After investigators found additional bone fragments on Jaycee Dugard's accused kidnappers' property, cadaver dogs reacted at a spot on the property's soil.
"The first dog, by their description, was very tentative on his indication," said Sgt. J.D. Nelson of the Alameda County Sheriff's Department. "The second dog was more direct and indicating very directly."
Police cautioned that under some circumstances cadaver dogs will give a false positive. On Friday, authorities will begin using archeological dogs -- dogs that are able to detect older bones.
Additionally, it is not known whether the new bone fragments found on Garrido's property are human or animal bones.
Searchers likely will use ground penetrating radar and a magnetomer, technology that can read down 20 feet into the ground, before deciding to excavate on the spot where the dogs indicated.
"It's an open ground area," said Lt. Christine Orrey of the Hayward, Calif., Police Department. "We're going to run the X-ray equipment that I talked about over it ... to get a subterranean look at things, and we will eventually be digging in that location."
Investigators have been seen ripping down the sheds and tents on Garrido's property, and also crawling on their hands and knees, patting the ground and sifting through soil. Garrido and his wife, Nancy, allegedly kept Dugard prisoner in their backyard for 18 years, and officials have said he is the father of her two children.
While the search could go on for days, authorities said so far they've found nothing that breaks open the cases of 9-year-old Michaela Garecht and 13-year-old Ilene Misheloff, who were kidnapped in 1988 and 1989.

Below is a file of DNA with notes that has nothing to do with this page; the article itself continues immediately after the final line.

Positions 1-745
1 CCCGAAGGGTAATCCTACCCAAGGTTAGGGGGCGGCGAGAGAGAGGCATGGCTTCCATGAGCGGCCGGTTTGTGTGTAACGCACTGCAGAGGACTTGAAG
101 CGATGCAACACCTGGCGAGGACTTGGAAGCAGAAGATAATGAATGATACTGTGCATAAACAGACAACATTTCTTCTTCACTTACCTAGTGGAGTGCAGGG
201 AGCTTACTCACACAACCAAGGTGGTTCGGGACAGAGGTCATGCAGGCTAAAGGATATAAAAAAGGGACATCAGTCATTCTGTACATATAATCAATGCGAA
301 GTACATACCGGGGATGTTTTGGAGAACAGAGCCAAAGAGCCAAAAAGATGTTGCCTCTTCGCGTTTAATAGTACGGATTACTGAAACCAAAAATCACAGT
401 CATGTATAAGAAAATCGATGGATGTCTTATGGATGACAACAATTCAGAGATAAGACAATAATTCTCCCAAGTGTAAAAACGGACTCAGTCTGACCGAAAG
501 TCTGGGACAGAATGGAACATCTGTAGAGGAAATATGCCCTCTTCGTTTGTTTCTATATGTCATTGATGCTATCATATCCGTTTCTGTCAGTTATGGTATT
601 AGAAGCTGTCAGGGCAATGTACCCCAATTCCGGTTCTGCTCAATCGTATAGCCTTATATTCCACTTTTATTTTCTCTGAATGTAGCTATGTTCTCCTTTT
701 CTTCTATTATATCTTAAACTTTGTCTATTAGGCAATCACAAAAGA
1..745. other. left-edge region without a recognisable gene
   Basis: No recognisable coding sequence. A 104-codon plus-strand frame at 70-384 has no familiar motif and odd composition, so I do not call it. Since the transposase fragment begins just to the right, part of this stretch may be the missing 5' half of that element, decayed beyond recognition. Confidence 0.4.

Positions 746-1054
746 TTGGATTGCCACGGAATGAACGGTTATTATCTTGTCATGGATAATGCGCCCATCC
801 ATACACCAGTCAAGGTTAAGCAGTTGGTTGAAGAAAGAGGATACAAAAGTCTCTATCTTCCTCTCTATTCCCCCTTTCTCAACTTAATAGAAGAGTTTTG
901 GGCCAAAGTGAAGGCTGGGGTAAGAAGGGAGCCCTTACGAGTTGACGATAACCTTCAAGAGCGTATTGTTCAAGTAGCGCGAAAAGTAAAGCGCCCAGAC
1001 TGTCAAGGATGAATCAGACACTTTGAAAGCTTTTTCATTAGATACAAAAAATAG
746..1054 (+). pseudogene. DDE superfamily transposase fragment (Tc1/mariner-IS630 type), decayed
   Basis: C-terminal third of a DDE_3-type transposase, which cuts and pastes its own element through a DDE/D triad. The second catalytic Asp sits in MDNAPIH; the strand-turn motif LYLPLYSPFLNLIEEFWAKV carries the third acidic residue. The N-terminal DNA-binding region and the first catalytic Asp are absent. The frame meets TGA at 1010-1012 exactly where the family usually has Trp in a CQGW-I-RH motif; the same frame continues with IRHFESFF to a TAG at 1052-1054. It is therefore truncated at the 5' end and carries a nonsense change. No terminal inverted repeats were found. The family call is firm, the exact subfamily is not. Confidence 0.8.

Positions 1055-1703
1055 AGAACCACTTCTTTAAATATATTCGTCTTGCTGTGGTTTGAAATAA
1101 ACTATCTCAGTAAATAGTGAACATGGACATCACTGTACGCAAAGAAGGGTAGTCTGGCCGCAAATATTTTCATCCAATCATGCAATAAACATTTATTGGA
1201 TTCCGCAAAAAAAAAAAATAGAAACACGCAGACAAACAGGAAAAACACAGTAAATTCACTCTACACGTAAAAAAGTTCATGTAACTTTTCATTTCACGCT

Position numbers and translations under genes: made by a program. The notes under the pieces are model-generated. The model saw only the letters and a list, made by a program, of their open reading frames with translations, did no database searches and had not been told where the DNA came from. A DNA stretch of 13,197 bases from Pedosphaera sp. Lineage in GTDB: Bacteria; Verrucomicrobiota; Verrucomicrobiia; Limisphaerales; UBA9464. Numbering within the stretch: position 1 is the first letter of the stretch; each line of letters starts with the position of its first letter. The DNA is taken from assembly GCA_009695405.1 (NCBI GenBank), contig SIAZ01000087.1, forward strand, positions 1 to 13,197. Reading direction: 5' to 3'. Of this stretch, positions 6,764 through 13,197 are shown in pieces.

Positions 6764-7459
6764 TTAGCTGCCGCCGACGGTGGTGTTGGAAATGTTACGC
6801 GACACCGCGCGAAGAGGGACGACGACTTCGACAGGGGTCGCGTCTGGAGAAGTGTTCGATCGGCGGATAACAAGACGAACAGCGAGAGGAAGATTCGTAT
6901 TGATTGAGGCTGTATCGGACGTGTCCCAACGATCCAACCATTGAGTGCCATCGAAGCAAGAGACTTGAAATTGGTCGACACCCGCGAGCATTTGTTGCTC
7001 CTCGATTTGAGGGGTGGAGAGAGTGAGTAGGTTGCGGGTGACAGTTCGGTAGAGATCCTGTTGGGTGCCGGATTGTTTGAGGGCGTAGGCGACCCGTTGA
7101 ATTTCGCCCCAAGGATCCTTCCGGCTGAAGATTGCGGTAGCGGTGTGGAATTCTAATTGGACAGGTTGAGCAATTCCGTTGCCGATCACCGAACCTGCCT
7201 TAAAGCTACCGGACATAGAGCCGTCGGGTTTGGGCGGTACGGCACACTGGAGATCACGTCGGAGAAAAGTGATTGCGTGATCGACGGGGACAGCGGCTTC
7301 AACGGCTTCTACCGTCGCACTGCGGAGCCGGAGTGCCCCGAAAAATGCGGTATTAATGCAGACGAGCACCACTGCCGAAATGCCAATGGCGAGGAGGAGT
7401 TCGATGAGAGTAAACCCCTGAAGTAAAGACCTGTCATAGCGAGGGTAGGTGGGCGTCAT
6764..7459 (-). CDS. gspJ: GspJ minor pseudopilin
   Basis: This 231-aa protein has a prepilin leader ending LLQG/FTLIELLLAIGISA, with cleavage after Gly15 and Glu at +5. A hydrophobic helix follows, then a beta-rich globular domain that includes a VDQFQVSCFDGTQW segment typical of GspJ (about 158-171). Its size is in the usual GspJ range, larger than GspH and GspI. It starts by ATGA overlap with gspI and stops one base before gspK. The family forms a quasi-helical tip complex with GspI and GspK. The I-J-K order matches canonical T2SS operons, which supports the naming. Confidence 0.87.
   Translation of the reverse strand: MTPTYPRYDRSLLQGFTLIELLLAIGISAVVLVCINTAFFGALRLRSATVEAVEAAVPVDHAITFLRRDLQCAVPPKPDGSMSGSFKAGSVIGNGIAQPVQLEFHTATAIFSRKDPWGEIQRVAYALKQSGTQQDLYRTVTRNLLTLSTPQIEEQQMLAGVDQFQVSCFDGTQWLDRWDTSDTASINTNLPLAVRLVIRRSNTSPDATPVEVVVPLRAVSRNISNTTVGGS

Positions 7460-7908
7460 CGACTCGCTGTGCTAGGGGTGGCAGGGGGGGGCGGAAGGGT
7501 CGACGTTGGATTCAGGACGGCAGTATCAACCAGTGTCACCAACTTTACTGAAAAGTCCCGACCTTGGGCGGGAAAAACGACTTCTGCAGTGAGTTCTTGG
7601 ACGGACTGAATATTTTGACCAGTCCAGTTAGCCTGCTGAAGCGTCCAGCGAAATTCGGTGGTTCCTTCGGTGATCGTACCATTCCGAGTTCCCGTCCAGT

Police from Hayward and Dublin, Calif., where the girls disappeared, said this week they would be going through the Garridos' property, looking for evidence based on similarities between their abductions and that of Jaycee Dugard in 1991.
Michaela was snatched on a trip to a Hayward grocery store in broad daylight, and Ilene vanished on her way home from school.
An earlier search by police on the Dugard case, also of the Garridos' backyard and an adjacent property, turned up a bone fragment that was later determined to likely be human.
Investigators are planning to rip into the sheetrock at the Garridos' home, and are considering the possibility of razing the entire structure.
The lead official of the Hayward Police Department declined an interview today. Messages left with the Dublin Police Department were not immediately returned.
The two police departments are receiving assistance from teams of trained professionals, including the FBI.
Bob Lowery, executive director for the National Center for Missing and Exploited Children's missing children's division, said the composition of a backyard can still yield clues even 20 years later.
While Lowery is not involved in the physical search in Antioch, he has participated in similar evidence-gathering missions as commander of a violent crimes task force in St. Louis.